More than two decades have passed since Ford introduced the GT90 in Detroit's auto show. It was a white edgy showcase for Ford's innovations and design trend. The trend which was later seen on such models like the Cougar and ... the Ka.
Although not everyone is thrilled about the latter's appearance the GT90 could almost be able to hide its age in this year's auto show. And it's not only the looks - it possessed some contemporary features like active aerodynamics and a blind spot warning system. Not something one would find on its older brother - the legendary Ford GT40. To be fair it is quite difficult to link these two together but they do share some origin similarities.
The GT40 has two American parts: it's eight-cylinder engine and the blue oval - everything else was produced by the British. The story is quite similar with the futuristic GT90. Although it was assembled by a small group of SVT engineers in the United States, it's key components like the honeycomb aluminum chassis, inboard wishbone suspension and the manual 5-speed gearbox were borrowed from the very British Jaguar XJ220. As for the engine - a freshly developed V12 was installed.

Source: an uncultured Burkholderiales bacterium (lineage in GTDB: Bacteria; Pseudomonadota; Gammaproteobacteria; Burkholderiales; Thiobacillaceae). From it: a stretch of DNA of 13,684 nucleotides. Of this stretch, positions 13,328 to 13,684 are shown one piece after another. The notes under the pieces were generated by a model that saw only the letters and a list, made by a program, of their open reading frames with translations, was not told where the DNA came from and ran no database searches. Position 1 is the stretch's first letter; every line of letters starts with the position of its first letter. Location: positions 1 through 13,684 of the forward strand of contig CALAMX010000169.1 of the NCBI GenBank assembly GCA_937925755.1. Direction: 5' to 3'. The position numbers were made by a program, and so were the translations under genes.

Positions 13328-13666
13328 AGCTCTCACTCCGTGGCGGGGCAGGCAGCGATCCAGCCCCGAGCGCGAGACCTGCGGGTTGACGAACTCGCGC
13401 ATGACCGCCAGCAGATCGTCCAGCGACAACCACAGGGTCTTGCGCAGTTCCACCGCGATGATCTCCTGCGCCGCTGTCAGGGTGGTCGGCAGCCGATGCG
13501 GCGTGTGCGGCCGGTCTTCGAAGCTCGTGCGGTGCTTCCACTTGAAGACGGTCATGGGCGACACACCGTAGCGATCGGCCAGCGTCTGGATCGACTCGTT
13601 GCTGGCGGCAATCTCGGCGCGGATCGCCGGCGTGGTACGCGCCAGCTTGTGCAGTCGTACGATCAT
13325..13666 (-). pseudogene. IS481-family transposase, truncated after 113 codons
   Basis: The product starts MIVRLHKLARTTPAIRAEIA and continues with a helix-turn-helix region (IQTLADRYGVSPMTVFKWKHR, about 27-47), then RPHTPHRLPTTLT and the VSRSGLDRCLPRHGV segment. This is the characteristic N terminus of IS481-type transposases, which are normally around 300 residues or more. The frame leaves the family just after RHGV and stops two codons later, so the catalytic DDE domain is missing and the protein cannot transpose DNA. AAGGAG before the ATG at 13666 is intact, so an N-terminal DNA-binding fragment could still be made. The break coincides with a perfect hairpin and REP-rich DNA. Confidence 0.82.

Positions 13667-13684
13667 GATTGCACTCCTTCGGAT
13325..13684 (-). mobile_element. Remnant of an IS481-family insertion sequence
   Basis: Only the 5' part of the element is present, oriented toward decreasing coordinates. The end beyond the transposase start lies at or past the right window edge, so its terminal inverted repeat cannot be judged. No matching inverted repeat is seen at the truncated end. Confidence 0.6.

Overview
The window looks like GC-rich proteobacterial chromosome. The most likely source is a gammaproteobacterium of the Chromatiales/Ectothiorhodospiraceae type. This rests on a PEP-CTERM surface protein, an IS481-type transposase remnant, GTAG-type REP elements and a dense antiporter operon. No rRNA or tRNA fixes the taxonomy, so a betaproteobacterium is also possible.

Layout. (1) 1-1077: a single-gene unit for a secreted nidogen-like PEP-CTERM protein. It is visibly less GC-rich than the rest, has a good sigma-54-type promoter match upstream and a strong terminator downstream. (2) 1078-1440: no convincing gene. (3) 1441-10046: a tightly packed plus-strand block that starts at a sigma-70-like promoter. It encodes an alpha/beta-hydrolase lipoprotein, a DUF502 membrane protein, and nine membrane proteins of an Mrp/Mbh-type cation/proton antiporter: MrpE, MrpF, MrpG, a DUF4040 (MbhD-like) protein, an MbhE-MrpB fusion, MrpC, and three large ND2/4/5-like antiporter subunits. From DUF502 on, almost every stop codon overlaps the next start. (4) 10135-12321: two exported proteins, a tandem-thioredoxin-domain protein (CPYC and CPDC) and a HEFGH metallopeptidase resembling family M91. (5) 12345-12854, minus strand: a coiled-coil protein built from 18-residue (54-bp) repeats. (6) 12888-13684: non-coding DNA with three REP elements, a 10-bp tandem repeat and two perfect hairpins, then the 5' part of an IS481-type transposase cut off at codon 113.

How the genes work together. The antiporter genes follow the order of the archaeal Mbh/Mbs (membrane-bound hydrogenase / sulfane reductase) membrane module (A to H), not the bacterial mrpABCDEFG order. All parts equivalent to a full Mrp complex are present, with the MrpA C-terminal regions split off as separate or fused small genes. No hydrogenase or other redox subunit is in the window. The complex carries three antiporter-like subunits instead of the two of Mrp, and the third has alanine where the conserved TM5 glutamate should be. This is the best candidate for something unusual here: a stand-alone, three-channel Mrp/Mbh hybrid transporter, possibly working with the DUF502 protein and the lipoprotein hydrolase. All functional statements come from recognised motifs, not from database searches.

By 'freshly developed' I am referring to an operation involving two Lincoln Mark VIII V8s being reduced to V6s and then welded together to make a six liter 48 valve V12. Sounds impressive, but to meet and exceed the Ford SVT boss' John Colleti minimal request of 600 hp, four Garrett T2 turbochargers were attached. Finally, all of this engineering was hidden under a carbon fiber body which was also covering a particularly blue interior.
The interior can be accessed by pushing a button next to the door. It's like entering the Ford badge: from the deep blue only a square carbon fiber center console and an exposed shifter mechanism stands out, similarly like in the Spyker C8. The steering wheel is directly connected to 18inch 275mm wide "GT90" treaded front wheels without any power assistance. A lack of power assistance was also noticed in the engine bay.
Wastegates of the four turbochargers were left fully opened due to insufficient testing. So instead of 720 hp and 895 nm the engine was producing only about two thirds of its power. This meant it was impossible for the GT90 to accelerate to 100 km/h in 3 seconds or to reach the claimed 370 km/h top speed.
The white Ford never went into production and was left only as a one-off showcase machine. A bit of a shame because it was a good effort from Ford to create a true supercar.